Suppose you made a deposit of $ 10,000 in your margin account. Since you invest 50% of the purchase price, this means that your purchasing power is $ 20,000. Then, in the case of buying securities worth $ 5,000, you still have $ 15,000, which is the sum of your purchasing power. You have enough funds to cover this transaction, you have not used your margin. You start borrowing only when you buy securities worth more than $ 10,000.

This brings us to the important conclusion that the purchasing power of a margin account changes daily, depending on the fluctuation of the value of the margin securities in the account. Next, we examine what happens during the rise or fall of securities.

It’s all about the so-called leverage. In the same way that companies borrow money to invest in projects, investors can get cash loans and increase the amount of capital they invest. Leverage increases profit at each stage of growth of the stock. If you make the right investment, margin can help dramatically increase profits.

An initial margin of 50% will allow you to buy twice as many shares as would be possible only if you withdraw cash from your account. It is easy to understand the mechanism of a significant increase in profits when using a margin account compared to trading exclusively for cash. What really matters is whether your assets go up or not. The debate over whether it is possible to systematically select winning stocks in the investment world will never stop. We will not speak here about the debates mentioned. Just emphasize that the margin really provides an opportunity to increase your profits.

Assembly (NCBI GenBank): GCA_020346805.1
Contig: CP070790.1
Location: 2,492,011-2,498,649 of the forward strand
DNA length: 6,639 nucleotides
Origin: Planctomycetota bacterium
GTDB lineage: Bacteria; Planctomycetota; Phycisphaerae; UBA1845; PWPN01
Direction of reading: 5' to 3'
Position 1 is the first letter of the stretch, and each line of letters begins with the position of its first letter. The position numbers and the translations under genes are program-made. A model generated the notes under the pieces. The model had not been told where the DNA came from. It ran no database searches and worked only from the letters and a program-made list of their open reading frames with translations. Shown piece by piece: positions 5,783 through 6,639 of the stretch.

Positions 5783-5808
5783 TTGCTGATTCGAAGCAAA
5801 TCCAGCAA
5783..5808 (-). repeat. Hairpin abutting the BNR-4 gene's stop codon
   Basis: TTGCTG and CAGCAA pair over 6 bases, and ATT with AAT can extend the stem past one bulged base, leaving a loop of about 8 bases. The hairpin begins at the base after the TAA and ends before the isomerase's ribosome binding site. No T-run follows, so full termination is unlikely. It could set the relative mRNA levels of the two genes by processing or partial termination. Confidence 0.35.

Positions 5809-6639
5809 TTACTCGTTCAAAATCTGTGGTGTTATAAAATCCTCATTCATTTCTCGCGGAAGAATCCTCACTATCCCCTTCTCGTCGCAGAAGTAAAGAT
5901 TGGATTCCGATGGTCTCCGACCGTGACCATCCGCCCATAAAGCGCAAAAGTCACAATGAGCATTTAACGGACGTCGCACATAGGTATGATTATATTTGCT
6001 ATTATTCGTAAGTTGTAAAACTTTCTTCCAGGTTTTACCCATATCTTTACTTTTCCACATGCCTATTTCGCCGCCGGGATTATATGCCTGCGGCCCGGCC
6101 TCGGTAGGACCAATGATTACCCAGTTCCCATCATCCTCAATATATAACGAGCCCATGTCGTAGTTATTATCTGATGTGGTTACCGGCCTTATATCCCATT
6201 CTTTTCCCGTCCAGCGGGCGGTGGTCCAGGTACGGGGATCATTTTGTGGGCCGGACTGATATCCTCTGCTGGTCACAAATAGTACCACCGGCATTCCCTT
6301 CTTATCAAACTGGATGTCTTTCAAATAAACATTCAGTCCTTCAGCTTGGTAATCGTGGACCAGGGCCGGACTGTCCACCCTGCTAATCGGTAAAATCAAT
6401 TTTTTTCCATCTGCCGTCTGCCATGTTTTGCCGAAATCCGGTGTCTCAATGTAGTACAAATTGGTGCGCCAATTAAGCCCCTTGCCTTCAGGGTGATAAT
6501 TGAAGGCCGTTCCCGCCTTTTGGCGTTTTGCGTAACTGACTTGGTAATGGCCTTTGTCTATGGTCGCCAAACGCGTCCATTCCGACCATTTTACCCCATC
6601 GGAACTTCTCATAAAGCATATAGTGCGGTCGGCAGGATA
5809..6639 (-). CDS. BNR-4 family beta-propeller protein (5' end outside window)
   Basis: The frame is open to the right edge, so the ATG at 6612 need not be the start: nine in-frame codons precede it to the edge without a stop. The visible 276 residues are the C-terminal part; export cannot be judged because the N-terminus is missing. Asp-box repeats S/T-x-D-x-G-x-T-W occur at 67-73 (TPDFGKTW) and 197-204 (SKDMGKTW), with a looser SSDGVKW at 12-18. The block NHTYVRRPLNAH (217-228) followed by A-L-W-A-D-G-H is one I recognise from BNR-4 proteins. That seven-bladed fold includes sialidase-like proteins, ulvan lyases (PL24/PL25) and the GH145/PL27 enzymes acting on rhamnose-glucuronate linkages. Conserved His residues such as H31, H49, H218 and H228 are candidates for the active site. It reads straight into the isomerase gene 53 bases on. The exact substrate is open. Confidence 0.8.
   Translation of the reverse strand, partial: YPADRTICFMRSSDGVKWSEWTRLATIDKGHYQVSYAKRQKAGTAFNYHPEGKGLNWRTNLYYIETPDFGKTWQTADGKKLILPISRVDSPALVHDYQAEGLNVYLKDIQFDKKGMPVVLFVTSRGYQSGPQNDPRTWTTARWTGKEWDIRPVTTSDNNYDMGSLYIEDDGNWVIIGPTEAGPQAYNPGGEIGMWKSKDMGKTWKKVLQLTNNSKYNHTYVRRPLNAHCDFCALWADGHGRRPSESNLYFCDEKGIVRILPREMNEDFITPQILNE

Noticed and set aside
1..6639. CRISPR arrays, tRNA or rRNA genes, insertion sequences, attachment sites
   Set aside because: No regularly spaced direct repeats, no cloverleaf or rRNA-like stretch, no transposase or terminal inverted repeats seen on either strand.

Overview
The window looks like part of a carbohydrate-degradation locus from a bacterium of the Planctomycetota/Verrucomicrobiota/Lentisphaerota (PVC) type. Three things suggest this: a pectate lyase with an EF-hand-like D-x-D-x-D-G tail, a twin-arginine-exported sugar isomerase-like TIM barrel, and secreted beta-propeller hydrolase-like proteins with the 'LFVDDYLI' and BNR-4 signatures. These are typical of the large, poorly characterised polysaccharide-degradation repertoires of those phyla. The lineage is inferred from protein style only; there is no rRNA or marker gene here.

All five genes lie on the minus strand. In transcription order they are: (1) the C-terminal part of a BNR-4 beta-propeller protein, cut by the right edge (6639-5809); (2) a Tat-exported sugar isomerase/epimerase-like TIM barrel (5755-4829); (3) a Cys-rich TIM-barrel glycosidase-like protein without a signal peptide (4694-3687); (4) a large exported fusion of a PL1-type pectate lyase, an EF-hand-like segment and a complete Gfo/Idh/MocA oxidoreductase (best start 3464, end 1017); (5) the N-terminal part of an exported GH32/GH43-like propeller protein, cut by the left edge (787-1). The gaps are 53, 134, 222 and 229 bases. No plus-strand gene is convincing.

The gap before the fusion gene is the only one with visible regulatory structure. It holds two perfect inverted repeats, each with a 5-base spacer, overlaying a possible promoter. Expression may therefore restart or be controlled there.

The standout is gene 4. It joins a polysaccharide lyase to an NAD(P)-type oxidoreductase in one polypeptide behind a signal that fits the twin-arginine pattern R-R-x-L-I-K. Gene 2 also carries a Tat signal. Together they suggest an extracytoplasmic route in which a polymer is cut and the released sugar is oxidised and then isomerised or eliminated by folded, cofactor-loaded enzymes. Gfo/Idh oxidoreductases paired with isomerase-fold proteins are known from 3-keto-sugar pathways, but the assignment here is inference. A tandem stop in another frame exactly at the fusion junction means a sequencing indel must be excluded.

It is best to give an example to demonstrate the power of leverage. Let’s imagine a situation in which we all would like to be – the one that turns into an extraordinary increase in income.

We will stick to the figures of the order of $ 20,000, this is the cost of the purchased securities, which consists of a $ 10,000 margin and $ 10,000 cash. The cost of the share of Cory s Tequila Co. is $ 100, and you anticipate a significant increase in perspective. Normally, you would be able to buy only 100 shares (100 x $ 100 = $ 10,000). Since you are investing at a margin, you can now buy 200 shares (200 x $ 100 = $ 20,000).

Then Cory s Tequila Co. get Jennifer Lopez as the face of an advertising campaign and the stock price soars by 25%. Your investment is now worth $ 25,000 (200 shares x $ 125), and you decide to cash it. After paying your broker $ 10,000, which made up your initial loan, you have $ 15,000 left, $ 5,000 of which is net profit. This is a 50 percent revenue, even though the stock rose only 25%. Keep in mind that in order to simplify the illustration of this transaction, we did not take into account commission and interest. Otherwise, these costs would be deducted from your profits.

In volatile markets, prices can fall very quickly. If the balance (the cost of securities minus the amount of debt to your broker) of your account falls below the supporting margin, the broker can make a so-called “margin call”. Margin Call forces the investor to either sell existing assets or add more cash to the account.